and a surprise, as each one would either leave or shrink. And then, over the
years, it builds up and then people come to expect that that's what's going to
happen, till the point when it becomes a kind of surprise when a company
doesn't do that.
JEFFREY MADRICK: One company that has stayed in the face of hard times
JACK NORMAN: Harley-Davidson was making big motorcycles and it got
killed by the Japanese motorcycles. It also was a company that found itself
sold off to a big conglomerate that just didn't care about this little
motorcycle operation and quality just completely went kaput.
JEFFREY MADRICK: But Harley decided to make itself over and it's riding
[interviewing] So this is the pride of Milwaukee?
RICHARD TEERLINK: This is Milwaukee iron. It's_ this happens to be a
product called the Fat Boy. It's a soft-tail motorcycle, which is_
JEFFREY MADRICK: Richard Teerlink is the chief executive and part of the
team that engineered a management buy-out.
[interviewing] Was there a decision that had to be made about staying
in Milwaukee or did you never really consider leaving?
RICHARD TEERLINK: If you go back to 1981, which was the time we did the
leveraged buy-out, we didn't have a choice because we didn't have any funds to
relocate. And if you also go back to that time, you find that was when we had
to face a very tough decision in 1982 to lay off 40 percent of our people. We
also vowed at that time we'll never do that again. Our challenge was we had too
many people. We didn't_ we weren't efficient. We weren't making products of a
quality that our customers wanted. And we started the whole issue of getting
people to understand what they want to do to satisfy customers.
JEFFREY MADRICK: Couldn't you make more money if you moved to an area
where labor was cheaper or didn't have a union shop?
RICHARD TEERLINK: If you view that the objective is only to make money,
yes. But we view that, you know, what we have to do is balance stakeholder
interests. We have six stakeholders we have to serve. The investor is one. Very
important one. We also have employees and we have customers and we have
suppliers and we have government and society. And we have to try and deal with
all of those, not just one, because if all I worry about is the bottom line and
abuse my employees, I'm not going to have quality products.
JACK NORMAN: Harley-Davidson spent money to modernize its headquarters,
yet preserving its jobs in Milwaukee. And while from time to time, it may have
some difficult relations with its unions, it's managed to always resolve those
situations in a peaceful fashion and has not only that, but has extended itself
into its_ the immediate neighborhood of its community.
JEFFREY MADRICK: It's a community that has been devastated by the
departure of its manufacturing base, but Harley is not the only company to stay
in the inner city. In Metcalfe Park, once a middle class neighborhood, the
Master Lock company is prospering.
[interviewing] A climate has been created, I think, in corporate
America in the last 10 or 15 years that it is okay to leave. It is okay to go,
find the cheapest_ the cheapest labor you can find. Master Lock decided not to
do that. Why?
JIM BEARDSLEY, President and CEO, Master Lock Co.: When plants relocate,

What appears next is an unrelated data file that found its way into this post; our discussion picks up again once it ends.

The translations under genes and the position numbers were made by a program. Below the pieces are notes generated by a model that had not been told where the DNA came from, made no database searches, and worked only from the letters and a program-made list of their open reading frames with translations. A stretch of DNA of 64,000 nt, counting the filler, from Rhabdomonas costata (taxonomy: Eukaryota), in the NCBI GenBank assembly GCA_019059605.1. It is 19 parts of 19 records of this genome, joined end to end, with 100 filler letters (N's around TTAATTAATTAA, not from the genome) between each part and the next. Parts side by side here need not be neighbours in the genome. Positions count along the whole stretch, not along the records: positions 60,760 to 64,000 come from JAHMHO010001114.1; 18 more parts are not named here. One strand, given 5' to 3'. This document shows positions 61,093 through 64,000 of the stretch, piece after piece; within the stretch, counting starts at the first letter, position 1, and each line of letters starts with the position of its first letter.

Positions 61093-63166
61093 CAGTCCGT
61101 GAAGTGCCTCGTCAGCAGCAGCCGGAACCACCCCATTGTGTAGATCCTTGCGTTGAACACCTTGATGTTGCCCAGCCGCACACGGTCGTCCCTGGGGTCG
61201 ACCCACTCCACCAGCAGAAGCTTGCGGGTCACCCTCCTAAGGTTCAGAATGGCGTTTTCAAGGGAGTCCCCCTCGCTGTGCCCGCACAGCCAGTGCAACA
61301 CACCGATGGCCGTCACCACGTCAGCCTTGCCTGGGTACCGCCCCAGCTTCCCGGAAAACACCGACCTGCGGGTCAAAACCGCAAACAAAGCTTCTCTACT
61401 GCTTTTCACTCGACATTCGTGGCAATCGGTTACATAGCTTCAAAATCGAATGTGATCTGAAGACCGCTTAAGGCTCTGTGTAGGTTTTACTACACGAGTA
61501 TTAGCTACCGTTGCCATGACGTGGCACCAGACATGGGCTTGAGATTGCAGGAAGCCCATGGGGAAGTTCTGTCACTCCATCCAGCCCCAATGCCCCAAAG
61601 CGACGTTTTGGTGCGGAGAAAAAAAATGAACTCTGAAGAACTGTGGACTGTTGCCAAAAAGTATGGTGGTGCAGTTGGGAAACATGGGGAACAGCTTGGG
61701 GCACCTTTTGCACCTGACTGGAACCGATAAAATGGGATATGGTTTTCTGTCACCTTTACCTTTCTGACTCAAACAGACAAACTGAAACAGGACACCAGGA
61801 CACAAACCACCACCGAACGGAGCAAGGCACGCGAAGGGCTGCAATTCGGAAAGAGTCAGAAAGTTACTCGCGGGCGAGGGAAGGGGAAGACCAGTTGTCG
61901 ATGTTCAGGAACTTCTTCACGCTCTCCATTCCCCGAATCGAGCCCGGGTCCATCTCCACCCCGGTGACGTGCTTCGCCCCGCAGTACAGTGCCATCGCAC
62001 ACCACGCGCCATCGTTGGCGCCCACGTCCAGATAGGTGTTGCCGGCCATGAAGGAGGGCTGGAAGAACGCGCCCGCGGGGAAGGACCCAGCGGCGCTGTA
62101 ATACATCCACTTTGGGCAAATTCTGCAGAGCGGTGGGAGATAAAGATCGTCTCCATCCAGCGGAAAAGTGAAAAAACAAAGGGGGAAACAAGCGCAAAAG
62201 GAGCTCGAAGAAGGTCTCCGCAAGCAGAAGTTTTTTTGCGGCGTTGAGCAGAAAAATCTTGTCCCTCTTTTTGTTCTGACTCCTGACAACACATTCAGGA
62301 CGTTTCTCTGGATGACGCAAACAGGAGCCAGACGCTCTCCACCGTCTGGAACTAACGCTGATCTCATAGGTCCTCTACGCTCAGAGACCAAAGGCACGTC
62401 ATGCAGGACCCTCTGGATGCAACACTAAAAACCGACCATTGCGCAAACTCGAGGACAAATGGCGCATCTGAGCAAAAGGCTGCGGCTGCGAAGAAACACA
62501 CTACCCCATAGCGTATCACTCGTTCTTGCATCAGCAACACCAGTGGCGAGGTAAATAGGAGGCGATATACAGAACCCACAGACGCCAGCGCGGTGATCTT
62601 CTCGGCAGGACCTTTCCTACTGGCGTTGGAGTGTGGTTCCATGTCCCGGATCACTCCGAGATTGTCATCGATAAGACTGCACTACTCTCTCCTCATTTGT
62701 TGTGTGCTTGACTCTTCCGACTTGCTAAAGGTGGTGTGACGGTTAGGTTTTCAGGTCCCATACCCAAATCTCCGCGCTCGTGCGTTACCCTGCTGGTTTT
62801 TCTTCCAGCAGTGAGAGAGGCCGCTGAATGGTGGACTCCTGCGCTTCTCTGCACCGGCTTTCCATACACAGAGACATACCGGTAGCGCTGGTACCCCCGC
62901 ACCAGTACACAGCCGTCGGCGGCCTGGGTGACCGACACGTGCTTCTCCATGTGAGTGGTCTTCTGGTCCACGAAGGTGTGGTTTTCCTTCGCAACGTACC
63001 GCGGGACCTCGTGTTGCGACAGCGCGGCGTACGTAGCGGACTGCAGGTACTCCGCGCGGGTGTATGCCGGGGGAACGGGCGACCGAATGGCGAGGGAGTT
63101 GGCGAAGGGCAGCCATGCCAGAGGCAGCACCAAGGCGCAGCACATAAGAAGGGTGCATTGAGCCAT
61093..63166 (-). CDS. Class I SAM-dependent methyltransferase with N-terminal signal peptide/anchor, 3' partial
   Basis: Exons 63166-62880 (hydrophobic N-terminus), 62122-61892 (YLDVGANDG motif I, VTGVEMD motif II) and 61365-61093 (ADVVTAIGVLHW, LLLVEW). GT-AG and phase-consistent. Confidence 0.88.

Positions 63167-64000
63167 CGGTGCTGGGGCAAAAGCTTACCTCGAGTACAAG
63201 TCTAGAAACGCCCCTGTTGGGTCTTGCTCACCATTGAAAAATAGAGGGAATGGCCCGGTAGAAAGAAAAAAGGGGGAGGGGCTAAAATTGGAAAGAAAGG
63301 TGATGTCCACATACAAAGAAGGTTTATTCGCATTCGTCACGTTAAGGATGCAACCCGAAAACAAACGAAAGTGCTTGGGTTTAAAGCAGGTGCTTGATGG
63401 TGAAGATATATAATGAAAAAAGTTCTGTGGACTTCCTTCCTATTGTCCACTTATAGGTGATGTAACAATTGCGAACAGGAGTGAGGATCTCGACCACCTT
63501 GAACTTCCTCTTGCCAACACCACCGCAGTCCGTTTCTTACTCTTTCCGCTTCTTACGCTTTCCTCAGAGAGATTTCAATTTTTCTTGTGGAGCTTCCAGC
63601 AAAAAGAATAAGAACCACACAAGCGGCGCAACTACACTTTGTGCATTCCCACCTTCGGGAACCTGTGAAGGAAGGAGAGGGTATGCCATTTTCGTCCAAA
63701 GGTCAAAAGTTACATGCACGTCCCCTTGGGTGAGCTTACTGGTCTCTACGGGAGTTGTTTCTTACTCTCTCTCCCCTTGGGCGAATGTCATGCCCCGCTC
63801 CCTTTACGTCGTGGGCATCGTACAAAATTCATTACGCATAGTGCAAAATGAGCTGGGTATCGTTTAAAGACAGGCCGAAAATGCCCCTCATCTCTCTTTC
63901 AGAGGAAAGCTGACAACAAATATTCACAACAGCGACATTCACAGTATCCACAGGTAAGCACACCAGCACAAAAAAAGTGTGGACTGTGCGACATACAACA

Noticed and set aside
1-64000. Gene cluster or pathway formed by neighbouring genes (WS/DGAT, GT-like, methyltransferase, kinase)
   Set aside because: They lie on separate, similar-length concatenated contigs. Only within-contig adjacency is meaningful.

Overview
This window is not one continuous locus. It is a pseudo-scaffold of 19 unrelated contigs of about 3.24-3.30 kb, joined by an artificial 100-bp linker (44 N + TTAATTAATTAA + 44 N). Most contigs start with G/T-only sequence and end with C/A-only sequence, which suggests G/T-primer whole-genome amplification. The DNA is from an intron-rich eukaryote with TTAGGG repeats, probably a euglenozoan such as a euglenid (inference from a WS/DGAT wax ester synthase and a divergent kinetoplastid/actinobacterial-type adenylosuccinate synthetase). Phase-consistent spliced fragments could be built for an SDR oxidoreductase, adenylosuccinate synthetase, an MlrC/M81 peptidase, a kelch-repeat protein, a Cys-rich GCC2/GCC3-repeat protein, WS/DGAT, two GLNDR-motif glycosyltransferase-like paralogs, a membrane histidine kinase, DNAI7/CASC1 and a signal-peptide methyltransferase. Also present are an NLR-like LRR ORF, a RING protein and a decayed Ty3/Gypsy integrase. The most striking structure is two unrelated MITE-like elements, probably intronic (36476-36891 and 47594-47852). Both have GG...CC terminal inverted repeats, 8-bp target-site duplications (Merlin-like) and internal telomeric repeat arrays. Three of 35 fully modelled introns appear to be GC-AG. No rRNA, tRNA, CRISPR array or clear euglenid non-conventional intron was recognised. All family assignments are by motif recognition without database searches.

they're generally in search of a more cost-effective environment. We have a
very cost-effective plant here. Our manufacturing efficiencies are based on
vertical integration and a skilled labor force, so we do our own die-casting
and stamping and heat treating and plating. We even make the plastic bumpers
that are on the Master Lock padlock. And in order to maintain a plant like
that, you need a skilled labor force. Our labor force has grown up with the
company. The average age of the individual we have working here is
approximately 44 years. They have approximately 14 years of seniority. That
level of skill is necessary in order to keep this process going and keep it
JEFFREY MADRICK: In Milwaukee, jobs at Master Lock are coveted and
Sheila Caldwell landed one.
SHEILA CALDWELL: When I get the lock bodies, I check and make sure that
the lock bodies have rivets in them, checking for the springs and making sure
the springs are in there and then in there right.
JEFFREY MADRICK: After all her retraining, Sheila had decided to go back
to the assembly line. In return, she got a job with regular hours and full
SHEILA CALDWELL: Master Lock more or less brought me out of a hole. You_
you're so down. You have no self-esteem. You_ it's more or less like you hit
rock bottom and then, all of a sudden, you have another chance.
JEFFREY MADRICK: Since we last saw her, Sheila has become a grandmother
and her daughter, Tamara's, cancer is in remission. Sheila's insurance paid for
Tamara's crucial surgery.
SHEILA CALDWELL: You don't pay for your insurance. Master Lock pays for
that. And if you have a referral from your main doctor, you know, to go to the
other doctors, all that's free. That's a blessing in itself.
JEFFREY MADRICK: One of the reasons that Master Lock has been able to
stay in the community is that, for the most part, management and labor have
stopped fighting each other. The last major strike here was in 1980.
REPORTER [Local news report]: This morning the police made their
presence known. They lined the streets as non-union workers drove in and out,
keeping the couple hundred picketers on the sidewalk.
DONALD CHEATHAM: I was the head of the strike committee. It was rough.
We had other companies from other cities coming in and joining us on the picket
line. We had solidarity day where we flattened cars. To look back on that and
we go, "Man, that really happened."
JEFFREY MADRICK: Don "Tiny" Cheatham is a union worker and Master Lock's